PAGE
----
On Sunday afternoons, thousands of people come together to worship and focus on their spiritual development. Their preacher talks to them about virtue: about temperance, about pride, and about love. Their goal, she says, is about “getting us spiritually grounded” and focusing on the virtues. Like many church services, Christian music punctuates the experience and whips up excitement among congregants. Unlike more traditional religious rituals, however, people are sweating, because they aren’t in a church: they are participants in the Peloton class “Sundays with Love” run by celebrity fitness instructor and adidas global ambassador Ally Love.
Of course, the class isn’t advertised as or conceived of as a church service. Peloton is a for-profit fitness company that was floated on the New York Stock Exchange just under a month ago and was started by Harvard MBA and former IAC executive John Foley (full disclosure: The Daily Beast is owned by IAC). When people have described the at-home spin class phenomenon as a “company-slash-cult” the analysis was a tongue-in-cheek reference to Peloton’s popularity.
But Ms. Love’s new Sunday class is different. Each class is built around a particular virtue that serves as the theme for the day during which the participants are addressed as “saints” and inspired with music that intersperses “Superman” with hymns to the Trinity. On the Facebook page dedicated to the class, the already popular Ms. Love describes her role as that of a “vessel.” She wants, she says, for “God to use me.” Add to this the ritual body movements and testimonials and anyone could be forgiven for thinking that they are in some kind of church.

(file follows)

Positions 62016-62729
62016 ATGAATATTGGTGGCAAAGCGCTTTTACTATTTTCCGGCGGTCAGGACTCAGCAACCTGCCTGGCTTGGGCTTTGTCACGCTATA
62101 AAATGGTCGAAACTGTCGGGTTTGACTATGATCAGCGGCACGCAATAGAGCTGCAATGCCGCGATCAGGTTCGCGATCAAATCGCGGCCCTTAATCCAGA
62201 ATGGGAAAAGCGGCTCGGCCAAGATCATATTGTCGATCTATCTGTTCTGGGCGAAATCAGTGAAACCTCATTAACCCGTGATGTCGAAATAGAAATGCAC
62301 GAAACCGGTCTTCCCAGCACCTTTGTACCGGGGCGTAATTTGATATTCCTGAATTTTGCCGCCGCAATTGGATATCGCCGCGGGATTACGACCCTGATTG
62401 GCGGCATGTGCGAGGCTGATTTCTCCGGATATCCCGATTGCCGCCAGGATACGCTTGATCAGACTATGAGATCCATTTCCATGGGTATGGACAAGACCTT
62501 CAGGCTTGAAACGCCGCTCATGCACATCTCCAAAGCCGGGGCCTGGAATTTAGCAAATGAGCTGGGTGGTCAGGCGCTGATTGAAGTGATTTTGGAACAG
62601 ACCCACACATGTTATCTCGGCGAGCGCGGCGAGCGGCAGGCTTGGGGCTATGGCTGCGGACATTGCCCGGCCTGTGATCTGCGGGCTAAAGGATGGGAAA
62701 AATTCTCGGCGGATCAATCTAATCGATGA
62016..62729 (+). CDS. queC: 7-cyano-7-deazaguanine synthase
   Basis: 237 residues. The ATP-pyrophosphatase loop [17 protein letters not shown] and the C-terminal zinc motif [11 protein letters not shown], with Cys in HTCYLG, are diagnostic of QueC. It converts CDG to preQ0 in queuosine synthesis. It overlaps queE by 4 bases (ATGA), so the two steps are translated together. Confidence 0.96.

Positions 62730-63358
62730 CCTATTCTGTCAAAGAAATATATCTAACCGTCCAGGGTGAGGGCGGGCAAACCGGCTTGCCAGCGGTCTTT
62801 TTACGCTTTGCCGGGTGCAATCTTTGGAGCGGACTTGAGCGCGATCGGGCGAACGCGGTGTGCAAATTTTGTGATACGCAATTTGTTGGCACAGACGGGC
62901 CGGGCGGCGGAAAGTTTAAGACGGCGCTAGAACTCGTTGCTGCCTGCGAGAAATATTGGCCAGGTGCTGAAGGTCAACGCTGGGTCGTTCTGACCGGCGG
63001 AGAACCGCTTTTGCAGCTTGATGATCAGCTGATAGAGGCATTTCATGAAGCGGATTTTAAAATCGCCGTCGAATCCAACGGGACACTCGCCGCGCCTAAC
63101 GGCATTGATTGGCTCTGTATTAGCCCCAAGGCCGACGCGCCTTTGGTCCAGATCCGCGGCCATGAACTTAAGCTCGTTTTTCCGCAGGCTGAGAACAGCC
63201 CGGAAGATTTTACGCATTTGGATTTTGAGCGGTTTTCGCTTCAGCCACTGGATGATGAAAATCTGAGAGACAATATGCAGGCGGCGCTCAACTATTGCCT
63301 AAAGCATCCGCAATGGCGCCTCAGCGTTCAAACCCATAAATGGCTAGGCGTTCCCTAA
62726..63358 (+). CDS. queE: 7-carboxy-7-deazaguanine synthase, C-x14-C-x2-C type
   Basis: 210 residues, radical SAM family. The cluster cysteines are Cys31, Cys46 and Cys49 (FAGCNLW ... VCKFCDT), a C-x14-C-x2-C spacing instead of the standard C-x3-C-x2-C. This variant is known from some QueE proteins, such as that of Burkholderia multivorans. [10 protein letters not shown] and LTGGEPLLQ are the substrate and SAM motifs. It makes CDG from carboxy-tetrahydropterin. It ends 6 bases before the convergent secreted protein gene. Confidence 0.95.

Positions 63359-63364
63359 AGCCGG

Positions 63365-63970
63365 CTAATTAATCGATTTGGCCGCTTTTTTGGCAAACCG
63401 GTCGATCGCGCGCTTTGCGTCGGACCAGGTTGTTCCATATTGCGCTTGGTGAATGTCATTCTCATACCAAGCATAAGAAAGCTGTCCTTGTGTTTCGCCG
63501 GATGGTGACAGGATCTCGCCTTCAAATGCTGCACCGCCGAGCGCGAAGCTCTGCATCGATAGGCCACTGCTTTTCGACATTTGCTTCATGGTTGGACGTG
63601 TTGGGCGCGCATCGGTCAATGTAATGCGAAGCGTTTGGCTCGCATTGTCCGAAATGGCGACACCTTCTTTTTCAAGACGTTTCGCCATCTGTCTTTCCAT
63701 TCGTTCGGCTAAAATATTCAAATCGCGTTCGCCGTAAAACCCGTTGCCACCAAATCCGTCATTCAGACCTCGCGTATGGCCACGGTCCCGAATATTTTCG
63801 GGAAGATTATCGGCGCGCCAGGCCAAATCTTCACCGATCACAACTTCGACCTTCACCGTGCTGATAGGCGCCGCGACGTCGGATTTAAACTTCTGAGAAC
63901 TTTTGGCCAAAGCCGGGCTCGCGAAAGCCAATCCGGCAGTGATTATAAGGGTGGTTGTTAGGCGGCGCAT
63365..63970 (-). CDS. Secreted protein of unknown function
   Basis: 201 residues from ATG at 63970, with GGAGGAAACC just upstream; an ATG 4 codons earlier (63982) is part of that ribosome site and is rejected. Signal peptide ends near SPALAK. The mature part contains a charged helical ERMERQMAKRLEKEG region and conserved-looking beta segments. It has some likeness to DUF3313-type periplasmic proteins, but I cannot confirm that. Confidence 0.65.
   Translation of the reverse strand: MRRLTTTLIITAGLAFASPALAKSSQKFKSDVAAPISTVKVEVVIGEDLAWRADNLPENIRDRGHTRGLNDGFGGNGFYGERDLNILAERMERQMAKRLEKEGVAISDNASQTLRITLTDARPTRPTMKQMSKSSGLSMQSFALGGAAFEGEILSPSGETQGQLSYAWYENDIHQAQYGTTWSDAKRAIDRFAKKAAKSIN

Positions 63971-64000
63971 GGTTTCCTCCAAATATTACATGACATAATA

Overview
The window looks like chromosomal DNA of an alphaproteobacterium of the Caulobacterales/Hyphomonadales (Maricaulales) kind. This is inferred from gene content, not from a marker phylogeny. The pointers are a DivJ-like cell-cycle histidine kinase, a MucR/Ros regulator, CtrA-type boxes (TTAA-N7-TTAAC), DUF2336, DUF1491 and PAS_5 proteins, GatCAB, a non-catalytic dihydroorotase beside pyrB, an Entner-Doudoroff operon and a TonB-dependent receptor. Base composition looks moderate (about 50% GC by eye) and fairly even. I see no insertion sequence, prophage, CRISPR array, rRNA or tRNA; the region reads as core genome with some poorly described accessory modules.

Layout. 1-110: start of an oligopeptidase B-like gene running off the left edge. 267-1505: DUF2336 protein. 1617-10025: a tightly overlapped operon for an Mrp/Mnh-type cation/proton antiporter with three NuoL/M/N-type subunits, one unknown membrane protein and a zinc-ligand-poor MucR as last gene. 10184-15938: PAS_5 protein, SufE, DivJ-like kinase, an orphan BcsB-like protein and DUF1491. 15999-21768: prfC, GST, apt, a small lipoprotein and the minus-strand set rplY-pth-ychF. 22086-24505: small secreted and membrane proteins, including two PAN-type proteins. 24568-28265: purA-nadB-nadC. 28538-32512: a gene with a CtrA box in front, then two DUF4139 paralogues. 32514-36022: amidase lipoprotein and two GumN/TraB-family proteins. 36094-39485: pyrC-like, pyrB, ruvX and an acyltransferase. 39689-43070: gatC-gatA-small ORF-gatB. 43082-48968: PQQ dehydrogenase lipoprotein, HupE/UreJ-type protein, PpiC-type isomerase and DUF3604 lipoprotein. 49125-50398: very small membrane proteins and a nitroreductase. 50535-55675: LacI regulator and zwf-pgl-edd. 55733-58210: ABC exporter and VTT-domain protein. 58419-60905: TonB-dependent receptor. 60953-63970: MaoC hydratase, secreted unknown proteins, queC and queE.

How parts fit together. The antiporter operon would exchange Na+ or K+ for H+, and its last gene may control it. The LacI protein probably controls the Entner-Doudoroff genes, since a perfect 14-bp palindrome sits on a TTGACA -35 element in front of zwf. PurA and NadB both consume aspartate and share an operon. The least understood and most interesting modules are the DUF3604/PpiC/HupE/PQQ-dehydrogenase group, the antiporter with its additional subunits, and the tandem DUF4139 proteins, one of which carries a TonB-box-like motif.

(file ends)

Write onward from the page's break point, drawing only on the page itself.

The idea of achieving “sainthood” through bodily suffering and mortification is nothing new. It’s an almost 2,000-year-old idea that, while it has parallels in ancient Greek and Roman discipline and in the lives of biblical prophets, really finds its feet in late antique Christianity. The first and, arguably, best examples of Christians embracing suffering for spiritual gain are the early Christian martyrs. But after Constantine the Great became emperor at the beginning of the fourth century and Christianity went mainstream it was difficult for Christians to find hardship and adversity in their ordinary lives.
The solution, for some, was to go out to the deserts to live in caves as hermits and practice asceticism. And, thus, the phenomenon we know better as monasticism was born. The purpose of asceticism, Marquette Assistant Professor of Theology Jeanne-Nicole Mellon Saint-Laurent told the Daily Beast, was “to train the body through physical deprivations so that a person’s soul can govern the body.” Some ascetic practices, such as prostrating oneself on the ground, have a deeply physical component to them. Saint-Laurent told me that “even today in a monastery in Tur Abdin [there is] a tiny cell just narrow enough for a monk to be inside it…. in these narrow standing places [ascetics] could stand all night long or suspend themselves on ropes under their armpits to hold themselves up.”
The focus on physical discomfort, hunger, and battling one’s demons seems, metaphorically at least, not so far from the regime of the average wealthy New York housewife. And, interestingly, asceticism appealed to wealthy women in antiquity as well.